Space Shuttle Atlantis May Begin Trek Home on Sunday

Space Shuttle Atlantis May Begin Trek Home on Sunday
Space shuttle Atlantis is shown during jacking and leveling operations while suspended from a sling in the Mate-Demate Device at NASA's Dryden Flight Research Center. (Image credit: NASA/Tony Landis)

The spaceshuttle Atlantis may begin a cross-country trek atop a tricked out jumbo jet asearly as Sunday to fly from a California landing site to its Florida home,weather permitting, NASA officials said.

Atlantiswill ride piggyback atop a modified Boeing 747 jumbo jet during the plannedferry flight, a $1.8 million trip aimed at returning the shuttle home fromCalifornia?s Edwards Air Force Base in Southern California. The shuttle landedon backup desert runway there last Sunday to end a 13-day mission that overhauled theHubbleSpace Telescope for the last time.

Bad weatherprevented several attempts to land at NASA?s primary shuttle runway at theKennedy Space Center in Cape Canaveral, Fla. The center is the launch site andhome port for NASA?s three-shuttlefleet.

TracyYoung, a spokesperson for NASA?s Florida spaceport, said weather in Californiaand across the country may also play a role in Atlantis? trip home.

NASAcurrently plans to try and begin ferrying Atlantis home at about 9:00 a.m. EDT(1300 GMT) Sunday, which will be before local sunrise in California. High windsat Edwards have delayed some ground processing work, but the agency is stillhopefully to make that departure target. NASA?s Dryden Flight Research Centerat Edwards is overseeing the work.

?It?sdepending on weather, just like during a shuttle launch,? Young told SPACE.comfrom the California landing site.

While localconditions are expected to be favorable for a Sunday takeoff, NASA is on thelookout for harsh weather ahead of the shuttle-carrying mother ships, known asShuttle Carrier Aircraft, as they hop across the country from military air baseto air base. The heavily laden aircraft can sometimes fly as low as 10,000 feet(3,048 meters) in order to seek out favorable weather, NASA officials havesaid.

NASAtypically does not fly the modified 747 jumbo jet carrier vehicle throughturbulence or rain during ferry flights to avoid damage to the 100-ton spaceshuttle strapped to its back. A weather spotter plane will fly about 100 miles(160 km) ahead of the shuttle-carrier combo to make sure conditions are righten route to the next pit stop, Young said.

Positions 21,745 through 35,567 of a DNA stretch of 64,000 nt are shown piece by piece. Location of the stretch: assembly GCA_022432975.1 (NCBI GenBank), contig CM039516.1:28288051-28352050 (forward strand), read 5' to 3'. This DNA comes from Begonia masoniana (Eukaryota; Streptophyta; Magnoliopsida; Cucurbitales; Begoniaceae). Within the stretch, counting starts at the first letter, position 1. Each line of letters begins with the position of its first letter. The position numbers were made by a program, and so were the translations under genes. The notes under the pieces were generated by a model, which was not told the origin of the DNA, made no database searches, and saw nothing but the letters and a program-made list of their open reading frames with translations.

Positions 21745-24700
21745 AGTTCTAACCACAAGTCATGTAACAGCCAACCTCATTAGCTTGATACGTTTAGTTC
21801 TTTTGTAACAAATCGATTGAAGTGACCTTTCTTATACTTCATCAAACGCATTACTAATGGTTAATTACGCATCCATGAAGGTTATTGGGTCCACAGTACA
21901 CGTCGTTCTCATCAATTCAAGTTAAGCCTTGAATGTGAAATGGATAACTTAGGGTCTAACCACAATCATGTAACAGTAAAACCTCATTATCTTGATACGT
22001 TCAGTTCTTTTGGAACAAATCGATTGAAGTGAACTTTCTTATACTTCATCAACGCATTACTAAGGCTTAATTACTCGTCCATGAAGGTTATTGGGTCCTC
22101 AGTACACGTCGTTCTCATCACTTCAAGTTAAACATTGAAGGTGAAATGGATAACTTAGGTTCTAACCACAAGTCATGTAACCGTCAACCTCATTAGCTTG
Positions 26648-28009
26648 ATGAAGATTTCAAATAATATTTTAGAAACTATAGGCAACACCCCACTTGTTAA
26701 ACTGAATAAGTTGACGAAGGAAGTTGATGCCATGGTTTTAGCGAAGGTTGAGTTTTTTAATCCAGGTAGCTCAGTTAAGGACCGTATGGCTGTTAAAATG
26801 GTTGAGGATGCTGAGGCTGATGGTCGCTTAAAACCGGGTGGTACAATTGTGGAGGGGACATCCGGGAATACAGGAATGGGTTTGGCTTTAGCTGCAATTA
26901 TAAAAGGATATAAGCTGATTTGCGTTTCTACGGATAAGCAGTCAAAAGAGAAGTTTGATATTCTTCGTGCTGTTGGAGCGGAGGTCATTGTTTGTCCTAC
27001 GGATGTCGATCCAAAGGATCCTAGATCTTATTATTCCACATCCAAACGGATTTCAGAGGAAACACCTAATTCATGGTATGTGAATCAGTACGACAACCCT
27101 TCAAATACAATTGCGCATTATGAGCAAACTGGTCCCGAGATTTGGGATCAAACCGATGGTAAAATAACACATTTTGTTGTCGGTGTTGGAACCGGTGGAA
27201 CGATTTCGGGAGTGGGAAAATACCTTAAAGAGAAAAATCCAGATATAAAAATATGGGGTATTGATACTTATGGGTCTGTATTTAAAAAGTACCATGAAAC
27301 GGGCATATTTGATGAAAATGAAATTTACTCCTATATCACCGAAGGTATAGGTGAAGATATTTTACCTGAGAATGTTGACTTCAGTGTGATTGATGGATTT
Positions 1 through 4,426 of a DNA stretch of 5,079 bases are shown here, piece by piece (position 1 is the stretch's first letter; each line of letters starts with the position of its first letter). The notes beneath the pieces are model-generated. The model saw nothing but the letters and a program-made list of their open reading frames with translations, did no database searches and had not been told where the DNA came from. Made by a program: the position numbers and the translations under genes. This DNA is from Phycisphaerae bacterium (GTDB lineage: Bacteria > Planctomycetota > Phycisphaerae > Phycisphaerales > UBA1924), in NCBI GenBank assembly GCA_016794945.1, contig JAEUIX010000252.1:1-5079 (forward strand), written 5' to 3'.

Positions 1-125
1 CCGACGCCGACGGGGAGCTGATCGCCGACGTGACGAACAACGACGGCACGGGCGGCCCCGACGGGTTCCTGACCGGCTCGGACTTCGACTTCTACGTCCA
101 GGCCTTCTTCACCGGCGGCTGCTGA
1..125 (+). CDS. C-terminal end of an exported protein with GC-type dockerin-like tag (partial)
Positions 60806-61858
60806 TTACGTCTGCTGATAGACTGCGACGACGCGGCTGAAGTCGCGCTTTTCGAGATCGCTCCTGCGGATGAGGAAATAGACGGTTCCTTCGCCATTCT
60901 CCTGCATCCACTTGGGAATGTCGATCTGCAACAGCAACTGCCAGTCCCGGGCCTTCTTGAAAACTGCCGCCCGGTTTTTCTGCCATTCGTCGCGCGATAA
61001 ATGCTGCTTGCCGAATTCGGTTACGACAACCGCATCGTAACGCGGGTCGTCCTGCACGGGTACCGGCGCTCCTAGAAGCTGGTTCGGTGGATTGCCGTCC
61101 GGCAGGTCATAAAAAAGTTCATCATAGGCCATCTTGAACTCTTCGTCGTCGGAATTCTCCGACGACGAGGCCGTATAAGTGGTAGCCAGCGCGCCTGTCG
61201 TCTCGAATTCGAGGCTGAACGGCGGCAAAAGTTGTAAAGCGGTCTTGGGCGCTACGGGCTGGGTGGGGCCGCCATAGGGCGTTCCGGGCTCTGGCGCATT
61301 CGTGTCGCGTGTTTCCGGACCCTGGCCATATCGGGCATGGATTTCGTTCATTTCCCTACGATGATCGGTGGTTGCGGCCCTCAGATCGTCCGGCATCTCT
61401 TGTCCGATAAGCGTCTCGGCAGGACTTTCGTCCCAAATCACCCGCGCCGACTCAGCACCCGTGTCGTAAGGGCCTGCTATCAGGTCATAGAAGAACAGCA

Shuttlemission managers prefer to land orbiters in Florida because it saves about aweek of transport time and the associated $1.8 million cost of the process. Theagency tried three times to land Atlantis in Florida last week, butthunderstorms repeatedly thwarted each attempt.

The weatheris still foul at the seaside spaceport and has delayed preparations to moveAtlantis? sister ship Endeavour from Launch Pad 39B to the nearby Pad 39A for aplanned June 13 blast off toward the InternationalSpace Station. NASA kept Endeavour on standby atop Pad 39B during therecent Hubble repair mission in case Atlantis suffered critical damage and itscrew required rescue. No such spacerescue was needed.

OnceAtlantis returns to Florida, shuttle engineers plan to study a short circuit inthat orbiter that occurred during its May 11 launch. The glitch afflicted oneof four redundant electronics boxes governing Atlantis? flight control surfaces.Engineers want to be sure a similar issue does not occur aboard Endeavourduring its upcoming flight, mission managers said.

If theweather falls in Atlantis favor, the ferry flight could return the shuttle toFlorida by Monday, Young said. The last shuttle to catch a piggyback ride homeatop a jumbo jet was the shuttle Endeavour, which returned home from theCalifornia landing site last December after its STS-126 mission to the spacestation.

?We?re justwaiting to see how it works out with the weather,? she added.

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Tariq Malik

Tariq is the Editor-in-Chief of and joined the team in 2001, first as an intern and staff writer, and later as an editor. He covers human spaceflight, exploration and space science, as well as skywatching and entertainment. He became's Managing Editor in 2009 and Editor-in-Chief in 2019. Before joining, Tariq was a staff reporter for The Los Angeles Times covering education and city beats in La Habra, Fullerton and Huntington Beach. In October 2022, Tariq received the Harry Kolcum Award for excellence in space reporting from the National Space Club Florida Committee. He is also an Eagle Scout (yes, he has the Space Exploration merit badge) and went to Space Camp four times as a kid and a fifth time as an adult. He has journalism degrees from the University of Southern California and New York University. You can find Tariq at and as the co-host to the This Week In Space podcast with space historian Rod Pyle on the TWiT network. To see his latest project, you can follow Tariq on Twitter @tariqjmalik.